Changes to your care? Overhaul's impactLiberals long have pressed to include a government-run insurance option in the legislation, arguing it would create competition for private companies and place a brake on costs.

House Democrats included it in their legislation. In the Senate, it drew opposition from Democratic moderates whose votes are essential to the bill's fate.

Given the opposition in the Senate, Pelosi signaled late last year she did not view a public option as a requirement for a final compromise. Asked in an interview Dec. 16 whether she could support legislation without it, she said, "It depends what else is in the bill."

While Obama favors a government option, he has said repeatedly it is only a small part of his overall effort to remake the health care system, and is not essential.

Little maneuvering room
Pelosi and Senate Majority Leader Harry Reid have expressed optimism about chances for a swift agreement, but there appears to be relatively little maneuvering room. That is particularly true in the Senate, where 60 votes will be needed to overcome a Republican filibuster, a legislative maneuver to block a final vote, and any change carries the risk of alienating a Democrat whose vote is crucial.

The bill's future is further complicated by a scheduled Jan. 19 election in Massachusetts. Some polls show Democrat Martha Coakley in a closer-than-expected race against Republican Scott Brown and an independent contender. The winner will replace Sen. Paul Kirk, who became the 60th member of the Democratic caucus when he was named to his seat as successor to the late Sen. Edward M. Kennedy.

A Republican upset would deprive Democrats of their 60th vote.

Give and take
Some House Democrats say the proposed government insurance option remains alive, although they speak publicly of its possible demise as long as insurance companies aren't let off the hook.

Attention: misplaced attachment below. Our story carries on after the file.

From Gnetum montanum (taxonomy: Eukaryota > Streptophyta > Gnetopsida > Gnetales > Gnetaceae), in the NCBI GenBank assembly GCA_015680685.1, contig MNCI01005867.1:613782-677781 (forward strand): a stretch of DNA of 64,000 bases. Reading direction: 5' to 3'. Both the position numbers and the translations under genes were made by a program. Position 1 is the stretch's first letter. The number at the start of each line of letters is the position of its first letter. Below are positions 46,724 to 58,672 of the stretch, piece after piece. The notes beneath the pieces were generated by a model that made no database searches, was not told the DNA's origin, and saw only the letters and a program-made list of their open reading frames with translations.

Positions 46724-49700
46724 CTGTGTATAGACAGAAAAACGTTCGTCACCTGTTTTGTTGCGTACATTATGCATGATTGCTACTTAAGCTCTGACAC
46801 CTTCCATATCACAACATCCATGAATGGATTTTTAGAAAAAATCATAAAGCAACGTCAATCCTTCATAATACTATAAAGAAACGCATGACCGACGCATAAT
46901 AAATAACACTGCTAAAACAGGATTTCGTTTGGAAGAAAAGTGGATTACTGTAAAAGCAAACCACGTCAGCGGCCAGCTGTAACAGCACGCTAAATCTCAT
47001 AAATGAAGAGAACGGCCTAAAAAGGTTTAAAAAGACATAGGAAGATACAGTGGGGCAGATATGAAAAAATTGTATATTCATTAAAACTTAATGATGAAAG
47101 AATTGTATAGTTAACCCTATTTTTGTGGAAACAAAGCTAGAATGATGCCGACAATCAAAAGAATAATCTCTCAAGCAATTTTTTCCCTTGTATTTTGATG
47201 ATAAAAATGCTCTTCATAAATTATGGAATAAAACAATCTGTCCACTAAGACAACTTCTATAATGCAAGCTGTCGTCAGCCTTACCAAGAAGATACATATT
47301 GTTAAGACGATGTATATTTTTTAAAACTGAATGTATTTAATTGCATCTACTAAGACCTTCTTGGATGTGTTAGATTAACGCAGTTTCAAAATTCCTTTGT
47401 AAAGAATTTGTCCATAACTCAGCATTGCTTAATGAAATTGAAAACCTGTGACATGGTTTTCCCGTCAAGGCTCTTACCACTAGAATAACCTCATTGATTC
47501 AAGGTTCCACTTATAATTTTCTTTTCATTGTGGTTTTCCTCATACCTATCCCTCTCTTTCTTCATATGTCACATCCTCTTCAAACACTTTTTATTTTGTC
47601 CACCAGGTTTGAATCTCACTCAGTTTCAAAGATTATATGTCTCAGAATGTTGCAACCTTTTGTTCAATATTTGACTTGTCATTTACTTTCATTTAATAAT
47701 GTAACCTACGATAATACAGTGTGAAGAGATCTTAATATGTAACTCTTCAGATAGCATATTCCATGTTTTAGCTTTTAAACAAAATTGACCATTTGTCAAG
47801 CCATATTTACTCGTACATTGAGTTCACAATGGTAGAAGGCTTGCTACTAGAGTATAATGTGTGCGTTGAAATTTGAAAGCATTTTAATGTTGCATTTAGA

California Rep. Xavier Becerra, who's on the leadership team, said House members would only be willing to abandon the public plan if they were certain the final bill achieves the goals they want, as Pelosi described.

"We're willing to give up what's good for America as long as we get something good back," he said.

But officials said little if any time has been spent in White House meetings on the issue, and there was scant discussion of it during a conference call for members of the Democratic rank and file earlier this week.

Republican lawmakers, saying the bills cost too much and impose too much government control, are near unanimous in opposing the health care reform legislation.

The United States is the only wealthy industrialized nation that does not have universal health coverage.

Health insurance in the United States is provided primarily by employers. The government picks up coverage for retirees and the disabled through Medicare, for the poor through Medicaid, and for military veterans and members of Indian tribes. That still leaves many people without coverage, estimated at 40 million to 50 million.

Copyright 2009 The Associated Press. All rights reserved. This material may not be published, broadcast, rewritten or redistributed.